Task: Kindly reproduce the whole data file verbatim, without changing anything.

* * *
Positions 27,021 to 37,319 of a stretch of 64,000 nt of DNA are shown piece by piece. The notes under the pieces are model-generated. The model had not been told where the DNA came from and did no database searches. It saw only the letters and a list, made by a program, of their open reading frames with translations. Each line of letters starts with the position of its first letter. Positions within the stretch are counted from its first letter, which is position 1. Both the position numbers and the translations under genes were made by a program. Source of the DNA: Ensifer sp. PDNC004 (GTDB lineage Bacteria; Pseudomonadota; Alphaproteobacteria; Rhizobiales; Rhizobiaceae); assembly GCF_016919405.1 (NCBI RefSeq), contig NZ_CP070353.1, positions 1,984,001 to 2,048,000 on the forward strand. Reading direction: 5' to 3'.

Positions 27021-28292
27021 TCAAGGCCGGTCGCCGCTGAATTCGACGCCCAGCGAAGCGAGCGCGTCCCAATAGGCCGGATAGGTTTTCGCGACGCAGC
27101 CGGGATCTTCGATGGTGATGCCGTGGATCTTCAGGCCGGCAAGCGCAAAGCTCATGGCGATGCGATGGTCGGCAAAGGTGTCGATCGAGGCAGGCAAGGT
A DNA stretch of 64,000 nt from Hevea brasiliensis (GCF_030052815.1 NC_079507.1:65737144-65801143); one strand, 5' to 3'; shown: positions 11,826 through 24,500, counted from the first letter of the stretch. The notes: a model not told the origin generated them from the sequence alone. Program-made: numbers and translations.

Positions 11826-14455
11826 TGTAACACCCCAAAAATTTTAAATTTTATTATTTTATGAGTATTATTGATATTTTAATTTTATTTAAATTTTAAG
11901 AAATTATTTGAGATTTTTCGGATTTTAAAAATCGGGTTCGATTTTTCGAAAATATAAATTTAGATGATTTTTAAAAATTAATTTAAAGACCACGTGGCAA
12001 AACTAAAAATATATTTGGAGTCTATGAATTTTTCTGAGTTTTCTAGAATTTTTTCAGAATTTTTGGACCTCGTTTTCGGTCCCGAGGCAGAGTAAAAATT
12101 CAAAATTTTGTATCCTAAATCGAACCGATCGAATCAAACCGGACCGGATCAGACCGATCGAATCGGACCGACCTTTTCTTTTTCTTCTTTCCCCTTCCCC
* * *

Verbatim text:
Positions 27,021 to 37,319 of a stretch of 64,000 nt of DNA are shown piece by piece. The notes under the pieces are model-generated. The model had not been told where the DNA came from and did no database searches. It saw only the letters and a list, made by a program, of their open reading frames with translations. Each line of letters starts with the position of its first letter. Positions within the stretch are counted from its first letter, which is position 1. Both the position numbers and the translations under genes were made by a program. Source of the DNA: Ensifer sp. PDNC004 (GTDB lineage Bacteria; Pseudomonadota; Alphaproteobacteria; Rhizobiales; Rhizobiaceae); assembly GCF_016919405.1 (NCBI RefSeq), contig NZ_CP070353.1, positions 1,984,001 to 2,048,000 on the forward strand. Reading direction: 5' to 3'.

Positions 27021-28292
27021 TCAAGGCCGGTCGCCGCTGAATTCGACGCCCAGCGAAGCGAGCGCGTCCCAATAGGCCGGATAGGTTTTCGCGACGCAGC
27101 CGGGATCTTCGATGGTGATGCCGTGGATCTTCAGGCCGGCAAGCGCAAAGCTCATGGCGATGCGATGGTCGGCAAAGGTGTCGATCGAGGCAGGCAAGGT
A DNA stretch of 64,000 nt from Hevea brasiliensis (GCF_030052815.1 NC_079507.1:65737144-65801143); one strand, 5' to 3'; shown: positions 11,826 through 24,500, counted from the first letter of the stretch. The notes: a model not told the origin generated them from the sequence alone. Program-made: numbers and translations.

Positions 11826-14455
11826 TGTAACACCCCAAAAATTTTAAATTTTATTATTTTATGAGTATTATTGATATTTTAATTTTATTTAAATTTTAAG
11901 AAATTATTTGAGATTTTTCGGATTTTAAAAATCGGGTTCGATTTTTCGAAAATATAAATTTAGATGATTTTTAAAAATTAATTTAAAGACCACGTGGCAA
12001 AACTAAAAATATATTTGGAGTCTATGAATTTTTCTGAGTTTTCTAGAATTTTTTCAGAATTTTTGGACCTCGTTTTCGGTCCCGAGGCAGAGTAAAAATT
12101 CAAAATTTTGTATCCTAAATCGAACCGATCGAATCAAACCGGACCGGATCAGACCGATCGAATCGGACCGACCTTTTCTTTTTCTTCTTTCCCCTTCCCC